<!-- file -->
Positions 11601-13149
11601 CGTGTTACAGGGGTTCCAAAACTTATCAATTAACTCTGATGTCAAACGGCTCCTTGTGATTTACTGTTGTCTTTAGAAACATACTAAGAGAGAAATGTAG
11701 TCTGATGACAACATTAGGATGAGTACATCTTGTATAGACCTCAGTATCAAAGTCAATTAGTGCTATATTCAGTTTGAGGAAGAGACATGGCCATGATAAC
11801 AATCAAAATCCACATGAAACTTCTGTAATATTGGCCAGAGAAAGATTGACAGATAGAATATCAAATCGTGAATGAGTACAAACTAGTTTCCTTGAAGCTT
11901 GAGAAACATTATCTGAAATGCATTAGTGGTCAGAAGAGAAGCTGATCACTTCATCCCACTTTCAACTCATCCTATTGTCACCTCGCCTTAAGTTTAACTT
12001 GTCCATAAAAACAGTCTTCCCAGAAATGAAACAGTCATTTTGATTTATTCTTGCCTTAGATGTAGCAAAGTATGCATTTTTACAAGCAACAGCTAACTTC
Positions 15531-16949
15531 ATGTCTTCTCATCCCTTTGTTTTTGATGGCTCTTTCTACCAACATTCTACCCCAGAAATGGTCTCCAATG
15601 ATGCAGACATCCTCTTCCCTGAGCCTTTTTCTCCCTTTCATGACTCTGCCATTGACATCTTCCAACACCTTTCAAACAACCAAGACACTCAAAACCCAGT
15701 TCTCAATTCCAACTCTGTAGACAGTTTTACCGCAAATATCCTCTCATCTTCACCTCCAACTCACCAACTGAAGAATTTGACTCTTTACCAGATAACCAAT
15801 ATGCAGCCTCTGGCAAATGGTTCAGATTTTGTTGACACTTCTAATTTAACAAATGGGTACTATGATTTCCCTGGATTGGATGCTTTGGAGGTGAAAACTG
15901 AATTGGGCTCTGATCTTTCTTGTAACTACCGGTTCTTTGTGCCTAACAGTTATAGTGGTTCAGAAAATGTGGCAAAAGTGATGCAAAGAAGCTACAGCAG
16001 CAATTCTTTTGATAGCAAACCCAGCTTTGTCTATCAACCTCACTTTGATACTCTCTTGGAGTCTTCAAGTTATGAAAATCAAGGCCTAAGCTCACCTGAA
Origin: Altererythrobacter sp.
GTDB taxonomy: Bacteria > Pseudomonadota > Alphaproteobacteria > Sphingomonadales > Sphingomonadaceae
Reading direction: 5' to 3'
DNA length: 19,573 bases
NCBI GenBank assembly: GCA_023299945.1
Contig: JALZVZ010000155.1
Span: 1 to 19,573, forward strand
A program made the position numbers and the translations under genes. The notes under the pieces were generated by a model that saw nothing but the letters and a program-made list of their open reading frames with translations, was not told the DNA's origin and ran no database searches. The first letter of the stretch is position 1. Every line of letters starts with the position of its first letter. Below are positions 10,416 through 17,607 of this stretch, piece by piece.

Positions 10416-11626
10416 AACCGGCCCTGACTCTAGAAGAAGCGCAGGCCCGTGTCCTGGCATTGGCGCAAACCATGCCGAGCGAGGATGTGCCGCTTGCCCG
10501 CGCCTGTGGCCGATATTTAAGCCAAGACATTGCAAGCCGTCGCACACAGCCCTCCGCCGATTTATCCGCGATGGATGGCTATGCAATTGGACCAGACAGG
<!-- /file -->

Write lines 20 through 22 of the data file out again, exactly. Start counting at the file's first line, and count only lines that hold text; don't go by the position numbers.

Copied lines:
Span: 1 to 19,573, forward strand
A program made the position numbers and the translations under genes. The notes under the pieces were generated by a model that saw nothing but the letters and a program-made list of their open reading frames with translations, was not told the DNA's origin and ran no database searches. The first letter of the stretch is position 1. Every line of letters starts with the position of its first letter. Below are positions 10,416 through 17,607 of this stretch, piece by piece.

Positions 10416-11626